By a Newsnet reporter
The Liberal Democrats are facing humiliation after a disastrous showing in the local and by-elections held yesterday across much of England and in Anglesey / Ynys Môn in Wales.
Most counts will not take place until today, but the results announced so far point to a strong showing for the rightwing populist UKIP, and a disappointing performance for the three main UK parties.
However it was the Liberal Democrats who bore the brunt of voter disaffection in the South Shields byelection, held following the resignation of David Miliband.
The party achieved 5,187 votes during the 2010 General Election, but was all but obliterated in yesterday’s byelection, managing only seventh place, achieving a mere 352 votes. The Lib Dem candidate finished behind an independent candidate, the BNP, and an Independent Socialist. It is the party’s worst performance in a UK byelection since WW2.
In a rock-solid safe seat, which has returned a Labour MP since 1934, Labour’s share of the vote fell to 50.5% compared to its 2010 General Election showing of 52%. Emma Lewell-Buck, the Labour candidate, held the seat with a majority of 6,505, down from 11,109 in the 2010 general election.
Although the Conservatives never poll strongly in South Shields, the party’s vote collapsed from its 2010 result of 7,886 to just 2,857.
But the party which gained most was UKIP, whose candidate Richard Elvin came second with 5,988 votes. The party had not previously stood a candidate in the constituency, yet managed to attain 24% of the vote.
Turnout was low, at just 39.2%, and 58% of ballots cast were postal votes, leading to complaints from UKIP’s deputy leader Paul Nuttall that the result was skewed, claiming that the the lax postal voting system in the UK plays into the hands of the bigger parties and stops new political parties from gaining momentum.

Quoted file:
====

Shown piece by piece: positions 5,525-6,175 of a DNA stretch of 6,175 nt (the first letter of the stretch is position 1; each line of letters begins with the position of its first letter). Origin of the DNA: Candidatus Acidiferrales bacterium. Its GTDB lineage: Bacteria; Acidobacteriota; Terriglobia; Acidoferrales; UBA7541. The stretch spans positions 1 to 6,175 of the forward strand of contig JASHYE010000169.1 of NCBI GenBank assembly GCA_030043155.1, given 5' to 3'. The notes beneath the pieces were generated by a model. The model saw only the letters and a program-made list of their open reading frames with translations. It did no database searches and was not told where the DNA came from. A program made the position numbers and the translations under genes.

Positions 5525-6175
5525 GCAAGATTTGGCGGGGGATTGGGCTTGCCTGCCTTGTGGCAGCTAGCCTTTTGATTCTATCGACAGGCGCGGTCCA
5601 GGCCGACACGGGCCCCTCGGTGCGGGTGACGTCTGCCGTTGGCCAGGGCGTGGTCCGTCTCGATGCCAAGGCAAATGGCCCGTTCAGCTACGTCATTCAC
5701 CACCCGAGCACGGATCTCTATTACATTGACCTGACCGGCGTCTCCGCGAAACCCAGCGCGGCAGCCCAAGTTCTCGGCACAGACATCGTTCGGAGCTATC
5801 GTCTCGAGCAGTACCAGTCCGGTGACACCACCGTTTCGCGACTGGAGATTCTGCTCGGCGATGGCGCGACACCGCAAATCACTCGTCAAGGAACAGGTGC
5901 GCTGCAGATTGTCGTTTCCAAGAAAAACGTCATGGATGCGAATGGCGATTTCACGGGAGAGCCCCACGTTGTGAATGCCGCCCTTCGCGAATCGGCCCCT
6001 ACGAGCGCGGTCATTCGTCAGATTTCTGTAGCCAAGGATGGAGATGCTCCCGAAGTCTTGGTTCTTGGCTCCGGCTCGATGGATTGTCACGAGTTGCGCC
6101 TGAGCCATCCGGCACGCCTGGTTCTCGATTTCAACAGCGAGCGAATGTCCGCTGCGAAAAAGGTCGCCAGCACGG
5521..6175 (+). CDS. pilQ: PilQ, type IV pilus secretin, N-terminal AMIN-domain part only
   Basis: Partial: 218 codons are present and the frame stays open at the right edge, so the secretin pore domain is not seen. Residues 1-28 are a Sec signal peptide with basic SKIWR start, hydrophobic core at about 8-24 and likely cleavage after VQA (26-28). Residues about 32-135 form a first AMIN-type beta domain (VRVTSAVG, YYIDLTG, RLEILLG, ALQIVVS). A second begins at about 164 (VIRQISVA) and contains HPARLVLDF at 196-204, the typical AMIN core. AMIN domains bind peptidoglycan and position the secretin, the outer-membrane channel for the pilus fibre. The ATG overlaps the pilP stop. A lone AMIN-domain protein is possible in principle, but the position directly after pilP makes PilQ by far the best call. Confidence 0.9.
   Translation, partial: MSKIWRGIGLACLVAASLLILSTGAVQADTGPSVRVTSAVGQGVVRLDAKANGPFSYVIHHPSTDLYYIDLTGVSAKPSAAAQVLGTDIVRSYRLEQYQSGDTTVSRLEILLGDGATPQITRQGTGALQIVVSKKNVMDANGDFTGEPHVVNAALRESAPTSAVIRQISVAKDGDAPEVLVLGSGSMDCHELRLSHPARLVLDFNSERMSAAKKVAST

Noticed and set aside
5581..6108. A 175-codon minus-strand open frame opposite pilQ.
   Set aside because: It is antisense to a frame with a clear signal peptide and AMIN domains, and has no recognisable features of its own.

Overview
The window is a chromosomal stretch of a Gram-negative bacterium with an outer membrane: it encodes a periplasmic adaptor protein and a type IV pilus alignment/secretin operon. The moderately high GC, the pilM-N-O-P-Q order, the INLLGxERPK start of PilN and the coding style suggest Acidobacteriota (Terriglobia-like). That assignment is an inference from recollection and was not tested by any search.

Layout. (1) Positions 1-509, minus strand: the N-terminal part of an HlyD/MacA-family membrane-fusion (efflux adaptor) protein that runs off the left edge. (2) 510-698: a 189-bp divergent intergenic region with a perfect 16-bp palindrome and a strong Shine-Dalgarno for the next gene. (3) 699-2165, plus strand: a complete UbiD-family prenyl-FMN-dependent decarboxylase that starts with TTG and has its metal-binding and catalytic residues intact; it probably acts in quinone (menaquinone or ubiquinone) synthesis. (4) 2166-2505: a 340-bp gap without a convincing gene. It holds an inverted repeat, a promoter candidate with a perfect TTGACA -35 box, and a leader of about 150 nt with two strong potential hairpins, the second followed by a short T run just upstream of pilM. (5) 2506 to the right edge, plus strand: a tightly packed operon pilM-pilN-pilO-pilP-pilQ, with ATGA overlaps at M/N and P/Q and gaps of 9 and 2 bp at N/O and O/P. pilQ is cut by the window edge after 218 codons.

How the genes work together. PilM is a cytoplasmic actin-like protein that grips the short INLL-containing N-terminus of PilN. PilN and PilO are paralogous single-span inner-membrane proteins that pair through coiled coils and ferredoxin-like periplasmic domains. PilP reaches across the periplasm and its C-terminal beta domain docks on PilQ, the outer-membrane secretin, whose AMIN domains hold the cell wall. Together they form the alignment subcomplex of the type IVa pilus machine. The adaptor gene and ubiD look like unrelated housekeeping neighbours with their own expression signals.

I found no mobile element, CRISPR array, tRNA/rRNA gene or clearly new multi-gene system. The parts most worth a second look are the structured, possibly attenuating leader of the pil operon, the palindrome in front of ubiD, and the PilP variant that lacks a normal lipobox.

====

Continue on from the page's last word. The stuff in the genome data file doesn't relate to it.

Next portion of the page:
UKIP also performed strongly in the six local authorities which counted the votes overnight. Most councils will hold their counts later today, with results expected on Friday afternoon. The Conservatives are preparing themselves for the loss of several hundred council seats. In some areas the collapse of the Lib Dems and the loss of Conservative voters to UKIP is likely to allow Labour to claim victory.
Early results saw UKIP take seats in Devon and another in Surrey, their first in the county. By early morning the party had also taken 9 seats in Essex and over a dozen in Lincolnshire, where their candidate ousted the Conservative deputy leader of the council.
In a sign of the growing political gulf between the constituent members of the UK, the increasing strength of UKIP south of the Border stands in marked contrast to the party’s weakness in Scotland. UKIP continues to poll poorly in Scottish opinion polls and has failed to make an impact in any Scottish election.
UKIP’s policy on devolution is to abolish the Scottish Parliament and replace it with a committee of Scottish Westminster MPs, a plan which finds little support in Scotland. However the increasing success of UKIP, which campaigns on a platform of anti-immigration, withdrawal from the EU, and right wing economic policies, may increase the pressure on the main UK parties to resist further devolution of powers to Holyrood.